At the Jesuit-run academic institution Ateneo de Manila University, all forms of art are held in high regard and are hoped to be significant enough to inspire change in society no matter how minute. In one small theater, a collegiate acting troupe performs a play about young Rizal; in another hall, poets exchange verses about extrajudicial killings; and in a gallery, artworks convey acute observations for us to ponder on. This is the milieu that Ateneo’s newest building, Areté, was born into when it finally opened its doors—well, at least part of it—last September.
Taking its name from the Greek word for excellence or moral virtue, Areté’s operations are overseen by executive director Yael Buencamino-Borromeo, formerly of the Ateneo Art Gallery. The new building consists of two wings—the Innovation Wing and Arts Wing—connected by a bridge, an appropriate metaphor for its mission to combine both disciplines. One side, also known as the George SK Ty Learning Innovation Wing, houses non-traditional classrooms where the most novel ideas will soon be brewed. These rooms have let go of the usual set-up where an elevated teacher’s table is in front, commanding respect from the students seated on armchairs. Instead, trapezoidal tables are spread out within the four corners which the students can mix and match depending on their needs. The Innovation Wing also has a couple of dance studios complete with sprung floors, a painting room that boasts artificial sunlight, the Eduardo J. Aboitiz Sandbox Zone which serves as a function hall, and the Ateneo-Le Cordon Bleu Institute which will soon offer a course on Restaurant Entrepreneurship. (It will be run independently from the university, we are told).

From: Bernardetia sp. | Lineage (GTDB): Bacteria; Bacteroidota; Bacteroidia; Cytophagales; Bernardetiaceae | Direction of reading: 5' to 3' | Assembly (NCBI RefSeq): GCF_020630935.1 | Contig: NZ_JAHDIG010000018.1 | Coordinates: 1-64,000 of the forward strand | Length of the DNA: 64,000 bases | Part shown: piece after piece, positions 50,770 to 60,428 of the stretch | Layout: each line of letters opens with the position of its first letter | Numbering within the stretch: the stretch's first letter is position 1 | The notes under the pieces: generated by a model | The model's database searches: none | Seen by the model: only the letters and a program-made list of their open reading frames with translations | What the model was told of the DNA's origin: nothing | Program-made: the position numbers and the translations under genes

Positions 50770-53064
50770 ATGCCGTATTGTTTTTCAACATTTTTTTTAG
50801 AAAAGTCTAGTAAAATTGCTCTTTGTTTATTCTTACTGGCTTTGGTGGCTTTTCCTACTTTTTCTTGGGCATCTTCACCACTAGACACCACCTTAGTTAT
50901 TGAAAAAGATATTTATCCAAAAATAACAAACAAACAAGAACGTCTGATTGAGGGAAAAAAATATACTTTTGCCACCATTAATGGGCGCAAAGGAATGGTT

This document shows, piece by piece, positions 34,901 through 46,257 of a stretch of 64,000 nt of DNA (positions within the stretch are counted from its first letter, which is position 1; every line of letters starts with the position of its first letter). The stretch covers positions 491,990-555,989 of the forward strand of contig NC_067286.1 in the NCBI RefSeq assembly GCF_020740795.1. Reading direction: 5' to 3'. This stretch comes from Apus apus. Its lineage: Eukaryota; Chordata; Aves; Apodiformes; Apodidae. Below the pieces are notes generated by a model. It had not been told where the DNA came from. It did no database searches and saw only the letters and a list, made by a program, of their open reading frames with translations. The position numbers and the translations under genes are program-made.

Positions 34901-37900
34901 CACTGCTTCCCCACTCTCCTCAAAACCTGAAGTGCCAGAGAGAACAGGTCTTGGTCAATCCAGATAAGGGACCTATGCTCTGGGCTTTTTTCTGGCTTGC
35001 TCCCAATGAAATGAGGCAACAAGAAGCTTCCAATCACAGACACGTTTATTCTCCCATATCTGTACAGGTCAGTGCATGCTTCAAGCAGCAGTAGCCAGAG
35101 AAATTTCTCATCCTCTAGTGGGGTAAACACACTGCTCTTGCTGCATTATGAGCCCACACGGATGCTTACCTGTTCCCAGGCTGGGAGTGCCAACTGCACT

The other side of Areté, the Arts Wing, is yet to be completed, but the opening of the Ateneo Art Gallery this past October at its newest home portends nothing but great things for this future creativity hub. From having a small space in the old Rizal Library Special Collections Building, the new AAG, run by gallery director Victoria “Boots” Herrera, now occupies three whole floors that are perfect to hold its collection of more than a thousand modern art pieces. Three halls are dedicated to a permanent exhibition that surveys the progress of Philippine modern art, which can serve as a visual complement to art history classes. The other galleries are for rotating exhibits, which Ateneo Art Gallery carefully curates to give equal opportunity to both the established Filipino artists and up-and-coming ones in the Philippine art landscape.
To prove this, the gallery debuted with the 2017 Ateneo Art Awards exhibit and “Mutable Truths: Perspectives in Philippine Contemporary Art,” which ran until early in December. The first showcased the talent of this year’s 12 Ateneo Art Award nominees, including the winners of the Fernando Zobel Prizes for Visual Art, Cian Dayrit, Gale Encarnacion, and Costantino Zicarelli. The second exhibit was the product of the artist residency of 10 Filipinos at the La Trobe Art Institute in Bendigo, Australia.
In February 2018, students, artists, and guests will see the Areté in its full glory—complete with a 900-seat proscenium theater, a black box theater, and an outdoor amphitheater. By then, Ateneo de Manila University will fortify its reputation as one of the bastions of Philippine art and innovation in that side of the city. University Road, Ateneo de Manila University, Katipunan Avenue, Loyola Heights, Quezon City; 426.6001 ext. 5391; @AreteAteneo on Facebook.
This story was originally published in the December 2017 - January 2018 issue of Town&Country.